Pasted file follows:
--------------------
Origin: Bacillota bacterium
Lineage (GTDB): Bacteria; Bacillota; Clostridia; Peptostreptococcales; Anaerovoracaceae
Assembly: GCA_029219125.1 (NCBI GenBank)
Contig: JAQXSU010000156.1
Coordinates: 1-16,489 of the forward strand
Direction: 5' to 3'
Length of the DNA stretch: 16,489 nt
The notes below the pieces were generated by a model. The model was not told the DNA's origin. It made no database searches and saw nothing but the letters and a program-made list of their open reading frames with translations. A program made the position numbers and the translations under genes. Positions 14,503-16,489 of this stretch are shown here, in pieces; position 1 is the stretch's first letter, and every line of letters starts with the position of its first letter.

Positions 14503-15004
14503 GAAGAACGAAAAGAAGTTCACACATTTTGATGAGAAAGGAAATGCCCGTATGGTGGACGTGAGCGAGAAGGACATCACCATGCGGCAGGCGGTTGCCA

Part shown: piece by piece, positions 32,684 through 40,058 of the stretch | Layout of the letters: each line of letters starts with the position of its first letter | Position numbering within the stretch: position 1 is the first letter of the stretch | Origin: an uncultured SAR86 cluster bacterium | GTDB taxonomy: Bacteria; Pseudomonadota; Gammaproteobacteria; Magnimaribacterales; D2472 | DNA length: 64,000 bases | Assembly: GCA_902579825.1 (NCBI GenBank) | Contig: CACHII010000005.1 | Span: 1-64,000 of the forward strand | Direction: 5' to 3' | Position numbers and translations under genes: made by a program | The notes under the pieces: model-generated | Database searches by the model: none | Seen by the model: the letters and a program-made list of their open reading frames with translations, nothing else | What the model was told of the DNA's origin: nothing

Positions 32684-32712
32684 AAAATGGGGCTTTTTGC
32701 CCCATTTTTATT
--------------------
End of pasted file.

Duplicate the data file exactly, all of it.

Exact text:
Origin: Bacillota bacterium
Lineage (GTDB): Bacteria; Bacillota; Clostridia; Peptostreptococcales; Anaerovoracaceae
Assembly: GCA_029219125.1 (NCBI GenBank)
Contig: JAQXSU010000156.1
Coordinates: 1-16,489 of the forward strand
Direction: 5' to 3'
Length of the DNA stretch: 16,489 nt
The notes below the pieces were generated by a model. The model was not told the DNA's origin. It made no database searches and saw nothing but the letters and a program-made list of their open reading frames with translations. A program made the position numbers and the translations under genes. Positions 14,503-16,489 of this stretch are shown here, in pieces; position 1 is the stretch's first letter, and every line of letters starts with the position of its first letter.

Positions 14503-15004
14503 GAAGAACGAAAAGAAGTTCACACATTTTGATGAGAAAGGAAATGCCCGTATGGTGGACGTGAGCGAGAAGGACATCACCATGCGGCAGGCGGTTGCCA

Part shown: piece by piece, positions 32,684 through 40,058 of the stretch | Layout of the letters: each line of letters starts with the position of its first letter | Position numbering within the stretch: position 1 is the first letter of the stretch | Origin: an uncultured SAR86 cluster bacterium | GTDB taxonomy: Bacteria; Pseudomonadota; Gammaproteobacteria; Magnimaribacterales; D2472 | DNA length: 64,000 bases | Assembly: GCA_902579825.1 (NCBI GenBank) | Contig: CACHII010000005.1 | Span: 1-64,000 of the forward strand | Direction: 5' to 3' | Position numbers and translations under genes: made by a program | The notes under the pieces: model-generated | Database searches by the model: none | Seen by the model: the letters and a program-made list of their open reading frames with translations, nothing else | What the model was told of the DNA's origin: nothing

Positions 32684-32712
32684 AAAATGGGGCTTTTTGC
32701 CCCATTTTTATT